And be especially leery of those who don't like to be challenged. We can't let pride get in the way of progress. Don't be afraid to hire people smarter than you and/or those who have complementary skill sets. Trust your employees' expertise and encourage them to ask questions. The old adage is true: If it doesn't challenge you, it won't change you. And if you don't change, you're stuck doing things the way you've always done them, or you're waiting until the competition strikes first before you finally kick it into gear, at which point it is likely too late.

Knowing how to inspire and motivate individuals- not everyone is the same; understand what makes them tick.

A good example of this can be illustrated through my experience in the fitness industry. One person may be motivated to work out and lose weight with a Jillian Michaels-esque approach, yelling and screaming at them to work harder, while others need someone to lift them up with positive words of encouragement. Others still might respond to little rewards along the way on their fitness journey. In the office, people respond to different approaches as well. Good leaders understand this, get to know what makes their employees tick; then they adapt their approach to get the most out of each one. Simply employing a "one-size-fits -all" approach isn't leadership, that's dictatorship.

You're someone who guides gently in the calm times, the one people look to in times of turmoil and the person who helps others become the best version of themselves and leaders in their own right.

You hired your staff for a reason, so you trust them to do the right thing. Guide them in the right direction, be there to answer questions and lend support. You don't micromanage. You might ask questions, but you don't question them. When sh*t hits the fan, you stay calm and become more assertive if needed. You don't waste time placing blame or pointing fingers. You take responsibility for your personal role in a situation and figure out a way to right the ship. Most important of all, you place your ego aside and help others become the best version of themselves, even if that means that they surpass you on the org chart one day. Good leaders beget great leaders.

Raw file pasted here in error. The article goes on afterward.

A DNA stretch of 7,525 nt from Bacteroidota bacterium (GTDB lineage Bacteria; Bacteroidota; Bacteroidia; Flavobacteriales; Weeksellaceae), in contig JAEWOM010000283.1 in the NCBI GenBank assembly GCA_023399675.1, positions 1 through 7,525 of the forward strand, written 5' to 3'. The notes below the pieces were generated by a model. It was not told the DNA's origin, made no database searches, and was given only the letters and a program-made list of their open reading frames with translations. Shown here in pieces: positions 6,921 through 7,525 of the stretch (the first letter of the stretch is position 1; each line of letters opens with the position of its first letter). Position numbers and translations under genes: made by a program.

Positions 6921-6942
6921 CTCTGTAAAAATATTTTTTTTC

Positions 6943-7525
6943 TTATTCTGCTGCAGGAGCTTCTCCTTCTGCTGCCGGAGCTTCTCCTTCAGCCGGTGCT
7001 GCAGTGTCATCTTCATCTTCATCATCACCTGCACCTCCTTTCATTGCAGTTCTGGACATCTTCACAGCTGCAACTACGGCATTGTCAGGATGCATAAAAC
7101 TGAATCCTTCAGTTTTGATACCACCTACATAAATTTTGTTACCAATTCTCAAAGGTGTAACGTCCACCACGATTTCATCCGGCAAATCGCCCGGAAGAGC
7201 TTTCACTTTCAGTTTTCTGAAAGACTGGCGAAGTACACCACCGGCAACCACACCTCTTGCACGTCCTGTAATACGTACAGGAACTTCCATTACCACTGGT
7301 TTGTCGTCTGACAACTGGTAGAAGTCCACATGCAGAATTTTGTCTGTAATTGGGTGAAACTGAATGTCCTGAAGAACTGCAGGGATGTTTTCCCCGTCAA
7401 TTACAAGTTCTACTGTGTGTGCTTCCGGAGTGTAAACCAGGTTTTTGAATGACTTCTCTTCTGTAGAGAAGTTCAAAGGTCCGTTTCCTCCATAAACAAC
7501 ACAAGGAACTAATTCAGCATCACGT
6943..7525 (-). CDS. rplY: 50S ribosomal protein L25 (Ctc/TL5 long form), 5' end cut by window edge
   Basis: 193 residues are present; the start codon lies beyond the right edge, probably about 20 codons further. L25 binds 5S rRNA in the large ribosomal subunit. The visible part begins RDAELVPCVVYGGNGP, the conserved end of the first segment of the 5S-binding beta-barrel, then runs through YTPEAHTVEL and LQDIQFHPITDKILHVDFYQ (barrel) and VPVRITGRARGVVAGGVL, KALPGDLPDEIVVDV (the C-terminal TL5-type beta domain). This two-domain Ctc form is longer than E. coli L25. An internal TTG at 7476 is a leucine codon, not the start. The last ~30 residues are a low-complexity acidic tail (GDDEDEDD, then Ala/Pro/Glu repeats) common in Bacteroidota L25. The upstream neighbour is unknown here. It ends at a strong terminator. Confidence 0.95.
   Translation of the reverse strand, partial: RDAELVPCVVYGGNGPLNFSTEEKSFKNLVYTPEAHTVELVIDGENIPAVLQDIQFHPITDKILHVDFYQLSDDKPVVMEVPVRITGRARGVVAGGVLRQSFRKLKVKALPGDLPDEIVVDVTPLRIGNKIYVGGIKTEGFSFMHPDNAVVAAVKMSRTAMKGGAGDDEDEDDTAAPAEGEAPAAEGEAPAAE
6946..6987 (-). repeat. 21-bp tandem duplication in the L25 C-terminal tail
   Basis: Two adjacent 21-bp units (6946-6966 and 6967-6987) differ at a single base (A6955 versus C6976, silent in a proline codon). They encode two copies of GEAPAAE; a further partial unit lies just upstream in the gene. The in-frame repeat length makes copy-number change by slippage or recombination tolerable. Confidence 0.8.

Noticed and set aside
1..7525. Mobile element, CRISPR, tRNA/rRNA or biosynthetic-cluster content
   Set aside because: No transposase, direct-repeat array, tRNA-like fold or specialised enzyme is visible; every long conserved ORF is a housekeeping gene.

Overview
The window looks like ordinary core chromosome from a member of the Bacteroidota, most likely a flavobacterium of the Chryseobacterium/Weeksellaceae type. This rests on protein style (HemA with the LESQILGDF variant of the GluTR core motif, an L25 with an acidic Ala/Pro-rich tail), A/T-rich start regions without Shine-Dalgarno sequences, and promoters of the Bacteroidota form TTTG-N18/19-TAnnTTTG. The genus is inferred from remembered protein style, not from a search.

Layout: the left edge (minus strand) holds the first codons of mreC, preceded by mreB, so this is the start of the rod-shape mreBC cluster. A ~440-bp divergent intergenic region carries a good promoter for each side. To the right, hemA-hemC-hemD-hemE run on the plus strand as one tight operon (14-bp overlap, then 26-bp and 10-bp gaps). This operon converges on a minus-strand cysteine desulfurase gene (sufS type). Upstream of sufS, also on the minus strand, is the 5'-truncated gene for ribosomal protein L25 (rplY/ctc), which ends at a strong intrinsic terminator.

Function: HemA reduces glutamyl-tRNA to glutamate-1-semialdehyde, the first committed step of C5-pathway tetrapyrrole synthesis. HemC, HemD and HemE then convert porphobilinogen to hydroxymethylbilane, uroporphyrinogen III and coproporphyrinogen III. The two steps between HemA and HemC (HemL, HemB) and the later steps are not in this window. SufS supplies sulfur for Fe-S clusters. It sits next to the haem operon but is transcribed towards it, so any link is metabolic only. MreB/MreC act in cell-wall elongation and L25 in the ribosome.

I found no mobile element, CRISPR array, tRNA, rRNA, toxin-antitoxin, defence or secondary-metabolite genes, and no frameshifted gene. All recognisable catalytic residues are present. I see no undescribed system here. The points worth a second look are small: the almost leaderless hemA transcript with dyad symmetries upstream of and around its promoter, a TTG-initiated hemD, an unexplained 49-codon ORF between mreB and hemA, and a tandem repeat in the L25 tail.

What kinds of Lessons in Leadership could I share?

  • The dangers of "managing up" and "managing down" as the extremes. Good leaders find the balance between the two.

  • How to manage and motivate people and, maybe more importantly, how NOT to.

  • The necessity of giving credit where credit is due; praising others both publicly and individually for their roles in a successful venture. Believe it or not, I've seen organizations that downplay employees' successes. They don't want to celebrate their awards or let everyone know how great they are. Perhaps they are afraid the star employee will get swept up by the competition; the superior might feel threatened that the individual is smarter or better than he or she is; or maybe they are just afraid the employee will start to realize their own worth.

If there are just two takeaways I wanted to leave these young women with today, it's to

1) Know Your Worth and Never Settle and 2) Don't Be Afraid to Try New Things and Face Your Fears.

Standing up there in front of the classroom, answering all the students' intelligent and thought-provoking questions, I stopped second-guessing myself and took my own advice. I realized my worth to them, as a speaker.

I thought about just how far I've come in the 20+ years since I literally sat in their seats. All the experience I've gained over the past two decades. The fact that someone who was so smart and creative, yet so shy and filled with self-doubt back then, had stretched herself at every opportunity and faced her fears. That young version of myself could never have imagined then that someday, she would be running her own company. That she'd find a way to marry her passions, finding both a sense of purpose and a work-life balance. She'd take great pride in her work, learn from her experiences, both good and bad, and one day, she'd be standing at the front of that classroom, reflecting on it all, hoping to inspire, in some small way, the future leaders staring back at her.